Positive results from Phase 2 clinical trial for STA-9090 in Stage IIIB and Stage IV patients with NSCLC

Synta Pharmaceuticals Corp. (NASDAQ: SNTA) today announced that clinical activity seen in the first stage of its trial for STA-9090 in Stage IIIB and Stage IV patients with non-small cell lung cancer (NSCLC), support advancing to the second stage of the trial. This result was achieved in the first pre-defined patient cohort to complete enrollment. STA-9090 is a potent small molecule Hsp90 inhibitor with a novel chemical structure that has shown strong activity in a broad range of solid tumor and hematologic cancer models including lung, prostate, colon, breast, gastric, pancreatic, melanoma, AML, and CML.

“It is particularly encouraging that the pre-specified efficacy criteria have been achieved so early with this patient population”

"It is particularly encouraging that the pre-specified efficacy criteria have been achieved so early with this patient population," said Vojo Vukovic, M.D., Ph.D., Senior Vice President and Chief Medical Officer, Synta Pharmaceuticals. "The level of tumor shrinkage and disease control seen following treatment with STA-9090 as a single agent, as well as the favorable safety profile, suggest promising potential for STA-9090 in NSCLC. We are excited to advance to the second stage of this trial, and expect to discuss additional details and results later this year."

STA-9090 is currently being evaluated in eight ongoing clinical trials, including Phase 2 trials in NSCLC, gastrointestinal stromal tumors, colon cancer, gastric cancer, and AML. Synta expects a total of up to 15 trials for STA-9090 by the end of 2010 and is targeting initiating one or more Phase 3 registration trials for STA-9090 in 2011.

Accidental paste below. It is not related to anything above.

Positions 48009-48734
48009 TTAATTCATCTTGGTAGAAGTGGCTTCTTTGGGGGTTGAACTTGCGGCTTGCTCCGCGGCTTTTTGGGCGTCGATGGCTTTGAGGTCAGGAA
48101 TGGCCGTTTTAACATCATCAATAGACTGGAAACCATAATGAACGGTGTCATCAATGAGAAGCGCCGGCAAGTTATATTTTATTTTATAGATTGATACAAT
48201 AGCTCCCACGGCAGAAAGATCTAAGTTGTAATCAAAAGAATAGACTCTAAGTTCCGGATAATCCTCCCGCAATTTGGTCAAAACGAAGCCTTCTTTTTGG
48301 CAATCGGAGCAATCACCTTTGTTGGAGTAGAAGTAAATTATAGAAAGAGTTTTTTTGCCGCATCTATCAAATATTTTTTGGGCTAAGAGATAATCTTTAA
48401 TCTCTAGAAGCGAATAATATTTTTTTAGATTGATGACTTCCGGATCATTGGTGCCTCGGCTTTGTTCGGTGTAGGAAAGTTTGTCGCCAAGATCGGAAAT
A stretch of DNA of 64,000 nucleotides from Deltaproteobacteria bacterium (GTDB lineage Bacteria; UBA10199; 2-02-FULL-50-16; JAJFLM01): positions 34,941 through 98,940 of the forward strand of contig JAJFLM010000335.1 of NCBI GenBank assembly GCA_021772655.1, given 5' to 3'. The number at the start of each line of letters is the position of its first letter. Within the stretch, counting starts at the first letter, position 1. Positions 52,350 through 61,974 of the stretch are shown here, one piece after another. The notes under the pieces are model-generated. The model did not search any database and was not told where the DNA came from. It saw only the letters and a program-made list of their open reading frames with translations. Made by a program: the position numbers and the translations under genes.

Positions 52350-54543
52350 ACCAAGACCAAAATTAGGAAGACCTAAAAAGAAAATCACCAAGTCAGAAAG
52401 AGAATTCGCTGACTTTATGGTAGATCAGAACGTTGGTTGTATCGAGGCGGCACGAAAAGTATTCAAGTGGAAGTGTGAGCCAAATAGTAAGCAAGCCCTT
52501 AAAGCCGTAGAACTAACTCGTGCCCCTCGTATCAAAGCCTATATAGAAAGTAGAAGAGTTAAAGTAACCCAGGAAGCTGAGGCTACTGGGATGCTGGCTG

Preliminary results from the Phase 1 solid tumor trials for STA-9090 will be presented at the 2010 American Society for Clinical Oncology (ASCO) Annual Meeting June 4-8.

Scientific Background for STA-9090 in NSCLC

Emerging evidence supports the view of non-small cell lung cancer as a group of malignant diseases driven by distinct genetic abnormalities. Hsp90 is recognized as a potential therapeutic target in NSCLC due to its role in regulating numerous oncogenes that are believed to play an important role in the cause and development of NSCLC.

Earlier this year, results were presented by Synta collaborators at the Dana-Farber Cancer Institute showing that STA-9090 potently inhibited cell proliferation in 24 out of 24 human NSCLC lines tested, irrespective of EGFR, HER2 or KRAS mutational status, including models highly resistant to treatment, such as the EGFR T790M mutation. Analysis of protein expression showed that STA-9090 causes substantial down-regulation of client proteins relevant to lung cancer growth and proliferation including AKT, EGFR, MET, HER2, CDK4, and RAF1.(1)

Also presented recently were results showing that STA-9090 enhanced the activity of agents commonly used to treat advanced lung cancer, including the taxanes paclitaxel and docetaxel; erlotinib (Tarceva®); and bevacizumab (Avastin®).(2)

Study Design in NSCLC

The open-label, multi-center Phase 2 study is designed to evaluate the efficacy and safety of STA-9090 in patients with stage IIIB or IV non-small cell lung cancer who have received prior treatment with either an approved tyrosine kinase inhibitor or chemotherapy. The trial is enrolling up to approximately 70 patients in a two-stage design. Patients are stratified into three cohorts based on certain genetic characteristics of their cancer. STA-9090 is administered as an intravenous infusion once per week for three consecutive weeks, followed by a one week rest period (four week cycle); patients continue on treatment until disease progression. The primary objective of the trial is to assess efficacy based on progression-free survival; additional objectives include assessing tumor response rates, overall survival, safety, and the impact of treatment with STA-9090 on certain biomarkers.


Synta Pharmaceuticals Corp.


The opinions expressed here are the views of the writer and do not necessarily reflect the views and opinions of News Medical.
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